Ashani Waidyatillake has won the 2018 Wallace National Junior Piano Competition.
The 14-year-old, who has previously performed a duet with world-acclaimed pianist Lang Lang, also won the award for the best performance of a classical sonata for her interpretation of Haydn’s Piano Sonata in E flat.
The seven finalists each performed a 20-minute recital. Ashani also played pieces by Norton, Barber and Liszt. She also won $2500 in prize money.
This isn’t Ashani’s first victory in competitions. In 2016 she won the New Zealand Youth Competition and was the youngest finalist in the Ronisch Auckland Secondary Schools' Piano Competition.
And she’s been given a full scholarship from the prestigious Curtis Institute of Music to attend the Curtis Summerfest in the US this month.
In 2017 Ashani told RNZ’s Jesse Mulligan that music is her life.
She began piano at the early age of two and a half. She struggled to sit still, so her mum started to introduce her to different music lessons. “She found piano lessons were the only time I would sit still for the whole lesson,” Ashani explains. “I really stuck to piano.”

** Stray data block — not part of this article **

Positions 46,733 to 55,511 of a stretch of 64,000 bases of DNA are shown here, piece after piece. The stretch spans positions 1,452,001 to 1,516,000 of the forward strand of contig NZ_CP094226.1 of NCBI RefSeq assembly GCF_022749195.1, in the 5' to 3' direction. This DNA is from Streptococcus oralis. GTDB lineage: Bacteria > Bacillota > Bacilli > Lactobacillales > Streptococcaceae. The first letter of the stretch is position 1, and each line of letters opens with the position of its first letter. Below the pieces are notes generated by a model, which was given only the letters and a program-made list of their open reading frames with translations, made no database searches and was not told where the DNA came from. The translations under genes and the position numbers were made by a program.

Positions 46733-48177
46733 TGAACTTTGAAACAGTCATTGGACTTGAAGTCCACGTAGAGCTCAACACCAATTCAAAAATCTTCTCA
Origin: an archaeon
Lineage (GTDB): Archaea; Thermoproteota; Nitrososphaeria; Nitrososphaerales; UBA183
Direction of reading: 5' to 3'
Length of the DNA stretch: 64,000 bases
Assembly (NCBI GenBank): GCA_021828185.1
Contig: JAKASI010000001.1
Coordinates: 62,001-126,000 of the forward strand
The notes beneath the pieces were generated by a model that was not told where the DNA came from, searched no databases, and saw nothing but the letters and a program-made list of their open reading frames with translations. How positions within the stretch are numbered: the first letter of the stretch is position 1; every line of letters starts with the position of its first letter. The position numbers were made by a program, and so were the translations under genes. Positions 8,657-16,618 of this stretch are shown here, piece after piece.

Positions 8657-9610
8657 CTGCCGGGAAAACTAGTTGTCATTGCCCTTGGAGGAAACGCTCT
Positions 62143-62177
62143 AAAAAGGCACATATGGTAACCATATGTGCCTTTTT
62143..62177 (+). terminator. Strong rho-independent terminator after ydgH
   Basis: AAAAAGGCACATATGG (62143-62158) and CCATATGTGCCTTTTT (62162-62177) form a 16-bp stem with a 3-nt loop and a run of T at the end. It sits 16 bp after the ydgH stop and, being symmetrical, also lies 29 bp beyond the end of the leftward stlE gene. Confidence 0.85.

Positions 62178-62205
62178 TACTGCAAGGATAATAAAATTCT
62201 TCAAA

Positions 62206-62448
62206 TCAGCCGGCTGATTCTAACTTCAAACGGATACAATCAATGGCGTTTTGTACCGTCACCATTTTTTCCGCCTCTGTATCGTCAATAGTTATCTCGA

Ashani says she enjoys piano because it allows her to express herself through the notes. “I really think of stories when I play the piano,” she says. “It really takes me on a journey, and really helps the audience to be on a journey with me too.”
Ashani learns from some of the best in the industry, including Stephen De Pledge and Jian Liu, and also takes violin lessons, which compliments her understanding of music. “My teachers are role models for me. Through their love of music it greatens my love of music too.
She practices at least two to three hours per day, more in the build up to competitions. Her mum is always beside her, helping take notes and give advice.
Ashani is pretty good at keeping her nerves under wrap during competitions. “I’m nervous back stage, but when I go on stage… I think of the story rather than me being on the stage,” she says.
For someone who is so young, she is driven to have a career in music, both as a professional pianist and a music therapist.
She says it’s important to help the community and is regularly performing in retirement villages. “The atmosphere livens up… and they start clapping to my music,” she says. “I’m really happy to share my love of music.”
She loves all kinds of music, but her favourites are Bach, Mozart and Chopin. “I like Bach because it’s really easy to get immersed in the music… one piece you might feel really solemn, another piece you might feel happy and cheerful.
“I like Mozart because such a small piece can bring so much beauty. And I like Chopin because of the virtuosity.”
One day her goal is to play Tchaikovsky's Piano Concerto No 1. She says it makes her feel “warm”.